Dear Fan of THE BLIND TRUTH,  What a great show and I just heard it will be performed again  in November.    Daniel DiPietro recommended A REPLACEMENT LIFE by Boris Fishman last month and I enjoyed it immensely. It is the slyly humorous and moving story of young Slava Gelman, an undervalued junior editor for a New York magazine who is convinced by his grandfather to write a restitution request for World War II reparations from the German government. Huge problem-  the old man has no basis for the claim, so Slava must use details from his decreased grandmother’s horrific wartime experiences. Soon he finds himself writing dozens of these life stories for neighbors and friends. The lines between truth and fiction cross while Slava struggles to reconcile loyalty to family,  aversion to fraud, fear of deportation, and a growing  pride in his writing.    Colorful characters and love interests abound but the novel’s greatest attraction for me lay in its portrayal of South Brooklyn’s Soviet émigré community.  Highly recommended!

Tuesday, October 14, 2014

Dear Great Book Guru,  I am very excited… I just moved to Sea Cliff this summer and I will be attending the Sea Cliff Civic Association’s annual Party for Newcomers this Sunday. I would like to have a book to talk about if there are any awkward moments at the event. Any suggestions?  Newcomer to Sea Cliff

Dear Newcomer to Sea Cliff, The Newcomers’ Party is a wonderful tradition and-  don’t worry- I promise  there will be no time for awkward moments! But I will recommend a book that just about everyone I know has read or is reading: BIG LITTLE LIES by Liane Moriarty.  While on the surface a breezy look at life in a seaside community, this novel offers a stinging attack on many of the petty concerns of upper middle class parents. Throughout, a Greek chorus of these parents offers insights both true and false. Playground bullying, birthday party politics, kindergarten art projects, nutrition fanatics, and finally a murder- feature in this cynical look at suburban school life.  But at its core is the issue of violence against women; so while there is a cozy domestic feel to the book and one may smile and smirk at the antics of its characters, this is a serious look into our society where lies big and little entrap so many.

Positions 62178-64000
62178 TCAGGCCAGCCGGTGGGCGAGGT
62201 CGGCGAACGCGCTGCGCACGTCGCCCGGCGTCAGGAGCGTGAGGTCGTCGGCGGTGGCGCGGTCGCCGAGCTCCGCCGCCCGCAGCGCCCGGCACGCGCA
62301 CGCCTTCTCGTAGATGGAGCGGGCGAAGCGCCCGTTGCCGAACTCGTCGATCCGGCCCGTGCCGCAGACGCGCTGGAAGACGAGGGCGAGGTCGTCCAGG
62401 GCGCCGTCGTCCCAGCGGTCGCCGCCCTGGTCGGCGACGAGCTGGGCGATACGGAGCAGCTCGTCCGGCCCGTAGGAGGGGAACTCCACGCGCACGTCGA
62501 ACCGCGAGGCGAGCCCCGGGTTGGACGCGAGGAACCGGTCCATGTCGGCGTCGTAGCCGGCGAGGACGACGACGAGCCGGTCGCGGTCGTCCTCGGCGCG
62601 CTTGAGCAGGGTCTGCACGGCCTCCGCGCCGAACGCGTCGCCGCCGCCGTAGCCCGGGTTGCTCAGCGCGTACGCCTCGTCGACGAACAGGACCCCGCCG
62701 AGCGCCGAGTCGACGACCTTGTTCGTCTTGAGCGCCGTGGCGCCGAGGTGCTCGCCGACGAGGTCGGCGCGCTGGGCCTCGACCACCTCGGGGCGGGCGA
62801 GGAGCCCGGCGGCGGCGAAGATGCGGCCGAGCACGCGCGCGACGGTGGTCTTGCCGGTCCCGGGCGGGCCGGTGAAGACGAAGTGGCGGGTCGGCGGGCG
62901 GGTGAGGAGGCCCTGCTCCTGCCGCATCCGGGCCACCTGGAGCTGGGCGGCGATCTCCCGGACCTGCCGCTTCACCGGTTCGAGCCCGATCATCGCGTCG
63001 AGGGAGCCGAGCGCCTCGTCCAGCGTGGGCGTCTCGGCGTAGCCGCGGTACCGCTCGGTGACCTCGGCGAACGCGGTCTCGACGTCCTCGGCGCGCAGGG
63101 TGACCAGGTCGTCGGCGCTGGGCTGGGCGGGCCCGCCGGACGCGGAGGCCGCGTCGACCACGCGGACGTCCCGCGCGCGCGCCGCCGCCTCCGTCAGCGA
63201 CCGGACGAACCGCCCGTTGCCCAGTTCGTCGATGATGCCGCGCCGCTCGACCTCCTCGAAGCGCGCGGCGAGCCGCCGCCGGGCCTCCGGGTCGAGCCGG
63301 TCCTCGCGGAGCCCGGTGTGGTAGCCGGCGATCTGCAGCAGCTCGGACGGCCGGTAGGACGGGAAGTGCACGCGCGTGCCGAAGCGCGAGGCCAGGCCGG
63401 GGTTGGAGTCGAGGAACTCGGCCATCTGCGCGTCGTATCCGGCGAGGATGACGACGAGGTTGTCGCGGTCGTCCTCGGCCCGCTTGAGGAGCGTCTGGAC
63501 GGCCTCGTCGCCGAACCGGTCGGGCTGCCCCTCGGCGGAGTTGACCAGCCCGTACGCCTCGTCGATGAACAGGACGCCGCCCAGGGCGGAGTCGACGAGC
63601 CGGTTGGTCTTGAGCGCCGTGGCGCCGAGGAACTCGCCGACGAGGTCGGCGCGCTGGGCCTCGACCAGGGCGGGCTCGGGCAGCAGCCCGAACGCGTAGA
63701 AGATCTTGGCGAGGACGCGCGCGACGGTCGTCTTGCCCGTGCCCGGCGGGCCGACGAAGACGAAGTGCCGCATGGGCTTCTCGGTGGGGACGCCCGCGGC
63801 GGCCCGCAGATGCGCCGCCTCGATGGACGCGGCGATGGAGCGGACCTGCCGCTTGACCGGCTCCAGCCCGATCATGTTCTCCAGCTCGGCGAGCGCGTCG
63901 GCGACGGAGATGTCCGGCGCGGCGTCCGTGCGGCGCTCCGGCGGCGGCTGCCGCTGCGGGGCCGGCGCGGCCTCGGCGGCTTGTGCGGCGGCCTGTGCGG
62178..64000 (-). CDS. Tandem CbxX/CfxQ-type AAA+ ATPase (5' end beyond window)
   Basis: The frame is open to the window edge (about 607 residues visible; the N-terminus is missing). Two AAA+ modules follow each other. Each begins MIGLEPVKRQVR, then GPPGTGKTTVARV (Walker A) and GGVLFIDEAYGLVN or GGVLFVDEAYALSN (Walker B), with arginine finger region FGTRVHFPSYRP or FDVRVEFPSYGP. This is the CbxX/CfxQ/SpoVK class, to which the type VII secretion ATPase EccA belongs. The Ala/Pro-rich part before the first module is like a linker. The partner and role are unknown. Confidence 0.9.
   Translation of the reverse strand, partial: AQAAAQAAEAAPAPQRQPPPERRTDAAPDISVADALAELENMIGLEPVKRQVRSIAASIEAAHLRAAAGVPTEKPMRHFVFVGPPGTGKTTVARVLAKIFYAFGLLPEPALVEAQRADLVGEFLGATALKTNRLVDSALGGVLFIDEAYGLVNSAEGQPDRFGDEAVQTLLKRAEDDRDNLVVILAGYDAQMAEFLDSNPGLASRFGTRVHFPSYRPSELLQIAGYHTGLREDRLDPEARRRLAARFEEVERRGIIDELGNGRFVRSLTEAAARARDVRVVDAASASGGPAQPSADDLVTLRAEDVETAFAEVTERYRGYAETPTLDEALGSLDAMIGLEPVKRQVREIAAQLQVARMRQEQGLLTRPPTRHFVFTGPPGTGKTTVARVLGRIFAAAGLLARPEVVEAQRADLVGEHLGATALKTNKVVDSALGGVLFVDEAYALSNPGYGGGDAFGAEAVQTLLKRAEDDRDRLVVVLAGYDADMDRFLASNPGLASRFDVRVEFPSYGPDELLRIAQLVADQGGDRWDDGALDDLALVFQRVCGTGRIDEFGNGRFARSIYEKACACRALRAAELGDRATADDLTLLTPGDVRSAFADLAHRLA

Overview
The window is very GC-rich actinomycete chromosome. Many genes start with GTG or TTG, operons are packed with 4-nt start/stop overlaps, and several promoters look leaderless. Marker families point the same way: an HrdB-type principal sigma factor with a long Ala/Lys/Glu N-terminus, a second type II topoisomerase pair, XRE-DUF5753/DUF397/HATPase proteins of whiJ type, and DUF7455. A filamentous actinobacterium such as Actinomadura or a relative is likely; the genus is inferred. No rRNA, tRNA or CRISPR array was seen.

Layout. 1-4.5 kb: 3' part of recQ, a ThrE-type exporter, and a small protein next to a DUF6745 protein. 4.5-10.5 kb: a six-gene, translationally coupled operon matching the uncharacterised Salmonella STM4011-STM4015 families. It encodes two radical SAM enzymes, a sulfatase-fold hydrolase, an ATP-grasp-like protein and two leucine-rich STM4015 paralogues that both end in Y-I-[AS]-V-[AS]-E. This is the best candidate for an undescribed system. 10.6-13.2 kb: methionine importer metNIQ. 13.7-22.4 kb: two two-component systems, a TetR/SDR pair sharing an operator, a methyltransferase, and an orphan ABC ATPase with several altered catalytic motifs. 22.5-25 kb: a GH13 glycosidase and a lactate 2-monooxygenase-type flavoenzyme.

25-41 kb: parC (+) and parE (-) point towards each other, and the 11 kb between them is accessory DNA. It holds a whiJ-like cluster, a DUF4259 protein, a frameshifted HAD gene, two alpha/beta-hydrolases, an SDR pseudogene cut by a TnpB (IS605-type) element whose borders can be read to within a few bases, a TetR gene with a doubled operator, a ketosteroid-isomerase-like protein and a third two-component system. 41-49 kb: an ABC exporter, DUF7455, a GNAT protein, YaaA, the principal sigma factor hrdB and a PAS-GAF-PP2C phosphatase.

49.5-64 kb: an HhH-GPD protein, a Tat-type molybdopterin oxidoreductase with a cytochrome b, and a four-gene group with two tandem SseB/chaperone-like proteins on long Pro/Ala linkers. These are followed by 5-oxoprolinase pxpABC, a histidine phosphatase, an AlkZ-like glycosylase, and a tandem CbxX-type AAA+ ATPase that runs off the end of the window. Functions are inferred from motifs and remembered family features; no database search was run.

Monday, October 6, 2014

Dear Great Book Guru,  I was at Metro Bistro after Mini Mart with Kathy Calzonetti and Maris Geist when our conversation turned to Time- where it goes, what does it mean, how fast and slow it moves. As we were talking, someone at a nearby table mentioned a novel by an Irish writer that touched on just these questions. Are you familiar with it?  Tricked by Time